This weeks post is in response to a coach’s request at one of my seminars. He wanted a “finisher” to stick on the end of his Muay Thai training sessions.
Here’s the brief:
10 – 15 mins in duration
to go on the end of 2 or 3 Thai boxing classes a week
kept simple (3 or 4 best exercises)
all bodyweight with little or no equipment
to target power endurance development
I decided to use a combination exercise I created called a ‘Don-ee’.
I’m sure it’s been done before, and it probably has a proper name, but as I independently strung it together for my Muay Thai classes, I needed a name for this concoction in my session notes, and a Don-ee fits. ;)
It involves elastically dropping from a standing position onto your back on the floor, sitting up and exploding onto your onto your chest, explosively pushing up into a squat postion, before jumping up into the air!
It’s easier to see it than verbally explain it, so check out the following video.
This body weight movement uses lots of coordinated, elastic, stretch-shortening cycle action for some full-on power-endurance training…
And you can add the chin up bar option if you want amp the exercise up even further!
To successfully execute this exercise, you’ll need good ankle and hip mobility, along with sufficient core, lower body and upper body strength and explosiveness.
The Session Protocol – Great Fight Prep!
The training protocol is one I’ve borrowed from the CST (Circular Strength Training) and TacFit guys. It’s the relentless ‘Every-Minute-On-The-Minute’ format (EMOTM) — thank you Michael Addison and Will Chung!
The objective for week 1 is to complete between 5 to 7 Don-ees as quickly as possible, every minute in succession for 10-minutes straight. The quicker you do them, the more rest you get before the next minute starts and you have to go again.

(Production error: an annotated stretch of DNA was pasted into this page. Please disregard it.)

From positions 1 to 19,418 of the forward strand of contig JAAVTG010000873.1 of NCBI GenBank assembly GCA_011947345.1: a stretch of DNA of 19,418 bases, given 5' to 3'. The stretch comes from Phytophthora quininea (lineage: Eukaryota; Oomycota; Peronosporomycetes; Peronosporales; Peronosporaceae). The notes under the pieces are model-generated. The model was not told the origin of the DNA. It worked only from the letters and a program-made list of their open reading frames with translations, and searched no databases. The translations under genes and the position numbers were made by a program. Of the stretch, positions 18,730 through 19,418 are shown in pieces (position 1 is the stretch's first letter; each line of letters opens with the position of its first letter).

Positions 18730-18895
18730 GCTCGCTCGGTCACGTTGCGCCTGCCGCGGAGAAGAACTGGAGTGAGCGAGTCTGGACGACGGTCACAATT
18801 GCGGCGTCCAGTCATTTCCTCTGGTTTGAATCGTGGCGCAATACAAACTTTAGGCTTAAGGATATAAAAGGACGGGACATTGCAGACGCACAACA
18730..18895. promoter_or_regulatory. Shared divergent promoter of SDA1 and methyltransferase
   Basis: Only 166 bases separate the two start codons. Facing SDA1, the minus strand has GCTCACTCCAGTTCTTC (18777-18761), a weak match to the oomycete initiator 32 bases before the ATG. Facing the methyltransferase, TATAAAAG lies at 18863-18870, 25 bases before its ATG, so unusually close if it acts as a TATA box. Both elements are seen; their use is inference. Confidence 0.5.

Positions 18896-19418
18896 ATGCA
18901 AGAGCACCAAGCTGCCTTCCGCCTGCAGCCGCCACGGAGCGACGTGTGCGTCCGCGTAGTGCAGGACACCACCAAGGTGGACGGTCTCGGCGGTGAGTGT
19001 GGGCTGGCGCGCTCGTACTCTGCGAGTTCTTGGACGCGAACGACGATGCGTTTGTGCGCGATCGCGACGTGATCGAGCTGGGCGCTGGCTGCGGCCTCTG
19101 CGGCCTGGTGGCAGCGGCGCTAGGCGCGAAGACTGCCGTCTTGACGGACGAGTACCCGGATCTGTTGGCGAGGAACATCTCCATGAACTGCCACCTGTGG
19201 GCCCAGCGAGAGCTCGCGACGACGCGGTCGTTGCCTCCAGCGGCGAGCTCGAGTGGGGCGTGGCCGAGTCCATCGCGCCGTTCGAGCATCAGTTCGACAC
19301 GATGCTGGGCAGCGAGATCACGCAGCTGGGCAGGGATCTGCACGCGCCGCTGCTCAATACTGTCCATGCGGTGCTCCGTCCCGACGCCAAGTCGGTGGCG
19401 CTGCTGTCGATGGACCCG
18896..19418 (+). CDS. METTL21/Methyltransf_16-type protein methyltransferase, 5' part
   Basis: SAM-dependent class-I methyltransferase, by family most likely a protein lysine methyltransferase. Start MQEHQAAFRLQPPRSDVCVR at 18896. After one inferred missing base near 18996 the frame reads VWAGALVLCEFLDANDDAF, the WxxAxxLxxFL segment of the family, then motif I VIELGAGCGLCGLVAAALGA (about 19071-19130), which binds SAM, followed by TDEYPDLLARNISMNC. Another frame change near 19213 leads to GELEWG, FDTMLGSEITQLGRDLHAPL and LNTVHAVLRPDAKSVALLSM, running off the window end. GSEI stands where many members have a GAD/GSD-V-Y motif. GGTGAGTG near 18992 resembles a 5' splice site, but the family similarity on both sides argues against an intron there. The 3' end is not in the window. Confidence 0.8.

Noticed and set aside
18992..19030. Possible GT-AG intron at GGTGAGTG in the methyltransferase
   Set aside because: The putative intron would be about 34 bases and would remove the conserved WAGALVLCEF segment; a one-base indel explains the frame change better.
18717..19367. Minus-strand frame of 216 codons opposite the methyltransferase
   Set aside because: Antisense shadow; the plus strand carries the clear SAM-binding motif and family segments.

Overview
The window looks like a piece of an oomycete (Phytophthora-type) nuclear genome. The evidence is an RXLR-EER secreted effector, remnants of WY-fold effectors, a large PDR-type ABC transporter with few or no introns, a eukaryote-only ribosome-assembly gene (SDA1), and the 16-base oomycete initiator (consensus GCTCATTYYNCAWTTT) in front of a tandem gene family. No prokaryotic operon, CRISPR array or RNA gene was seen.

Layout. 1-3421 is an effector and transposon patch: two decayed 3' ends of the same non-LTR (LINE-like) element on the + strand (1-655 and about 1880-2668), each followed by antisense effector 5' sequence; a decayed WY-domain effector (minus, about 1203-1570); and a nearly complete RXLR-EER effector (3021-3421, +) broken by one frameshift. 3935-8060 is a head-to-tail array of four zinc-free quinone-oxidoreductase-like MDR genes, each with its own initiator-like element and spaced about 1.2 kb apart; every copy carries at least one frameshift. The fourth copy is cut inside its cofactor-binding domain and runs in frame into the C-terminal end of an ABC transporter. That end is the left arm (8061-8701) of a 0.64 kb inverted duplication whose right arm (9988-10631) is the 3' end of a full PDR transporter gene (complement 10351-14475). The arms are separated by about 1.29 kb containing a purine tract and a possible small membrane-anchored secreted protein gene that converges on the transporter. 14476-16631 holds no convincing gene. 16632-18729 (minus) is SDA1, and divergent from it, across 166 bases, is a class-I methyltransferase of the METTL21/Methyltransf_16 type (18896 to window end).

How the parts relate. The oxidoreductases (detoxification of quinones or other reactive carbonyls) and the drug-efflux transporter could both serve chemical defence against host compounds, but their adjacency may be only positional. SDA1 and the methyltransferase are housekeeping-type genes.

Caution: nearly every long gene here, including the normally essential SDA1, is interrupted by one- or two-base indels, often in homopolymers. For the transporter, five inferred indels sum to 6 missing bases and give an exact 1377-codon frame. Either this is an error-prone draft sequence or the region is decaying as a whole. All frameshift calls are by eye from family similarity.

Pick the number of reps that take between 30-40 seconds to complete flat out. If you’re taking longer, either regress the exercise in some way or reduce the number of reps.
For each round, monitor how many seconds remain on completion of each set before the next one begins. Try not to slow down as the routine continues, and even try to get through the fastest on your final round. If you’ve got a heart rate monitor, measure your peak and recovery heart rates for each round too.
Progress the routine in week 2 by going every-minute-on-the-minute for 15-minutes straight, and 20-minutes in week 3. I know that’s a little beyond the time constraint set in the brief, but I want to push you!
Lots of great benefits for a fighter here, both in terms of athletic movement and also in Aerobic Power, Anaerobic Capacity, and Anaerobic Lactic Power (energy systems) development.
I’ve put together a summary table below, and added a 4th week for reference – if you’re using this routine as fight prep cardio conditioning from 4-weeks out.
NOTE: I recommend that all final fight week cardio sessions are Muay Thai specific, i.e. fight paced pad work or bag work.
Give it a go, and let me know how you get on in the comments below.
EMOTM Round Duration
4 (fight week)
Fight paced pad work or bag work only
Founder of Heatrick Strength and Conditioning
Don Heatrick is a family man from the UK, former mechanical design engineer, European Muay Thai silver medallist, former pro Thai boxer (ranked 4th in UK while aged 40-years), a Muay Thai coach, podcast host, and the go-to expert on Muay Thai performance training with over 25 years of coaching experience.
Don helps ambitious fighters and coaches take their game to the next level by bridging the gap between Strength & Conditioning, Performance Science, and Muay Thai.